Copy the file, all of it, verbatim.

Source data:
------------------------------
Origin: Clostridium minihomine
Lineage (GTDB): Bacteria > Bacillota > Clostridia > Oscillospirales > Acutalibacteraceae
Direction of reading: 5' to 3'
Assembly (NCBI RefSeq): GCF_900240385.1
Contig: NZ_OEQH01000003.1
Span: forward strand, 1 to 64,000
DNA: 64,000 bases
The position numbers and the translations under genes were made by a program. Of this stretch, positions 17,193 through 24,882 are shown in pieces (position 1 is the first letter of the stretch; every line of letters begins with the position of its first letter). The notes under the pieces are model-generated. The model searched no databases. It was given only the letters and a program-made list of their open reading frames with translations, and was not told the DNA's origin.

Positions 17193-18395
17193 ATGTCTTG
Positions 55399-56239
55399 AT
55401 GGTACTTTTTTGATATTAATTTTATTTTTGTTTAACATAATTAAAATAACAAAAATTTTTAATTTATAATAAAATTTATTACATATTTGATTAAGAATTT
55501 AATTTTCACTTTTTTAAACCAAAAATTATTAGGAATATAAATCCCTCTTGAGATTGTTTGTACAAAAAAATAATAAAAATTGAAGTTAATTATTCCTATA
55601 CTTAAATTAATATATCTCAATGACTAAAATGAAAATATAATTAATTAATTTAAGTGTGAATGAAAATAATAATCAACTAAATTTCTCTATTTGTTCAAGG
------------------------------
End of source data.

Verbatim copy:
Origin: Clostridium minihomine
Lineage (GTDB): Bacteria > Bacillota > Clostridia > Oscillospirales > Acutalibacteraceae
Direction of reading: 5' to 3'
Assembly (NCBI RefSeq): GCF_900240385.1
Contig: NZ_OEQH01000003.1
Span: forward strand, 1 to 64,000
DNA: 64,000 bases
The position numbers and the translations under genes were made by a program. Of this stretch, positions 17,193 through 24,882 are shown in pieces (position 1 is the first letter of the stretch; every line of letters begins with the position of its first letter). The notes under the pieces are model-generated. The model searched no databases. It was given only the letters and a program-made list of their open reading frames with translations, and was not told the DNA's origin.

Positions 17193-18395
17193 ATGTCTTG
Positions 55399-56239
55399 AT
55401 GGTACTTTTTTGATATTAATTTTATTTTTGTTTAACATAATTAAAATAACAAAAATTTTTAATTTATAATAAAATTTATTACATATTTGATTAAGAATTT
55501 AATTTTCACTTTTTTAAACCAAAAATTATTAGGAATATAAATCCCTCTTGAGATTGTTTGTACAAAAAAATAATAAAAATTGAAGTTAATTATTCCTATA
55601 CTTAAATTAATATATCTCAATGACTAAAATGAAAATATAATTAATTAATTTAAGTGTGAATGAAAATAATAATCAACTAAATTTCTCTATTTGTTCAAGG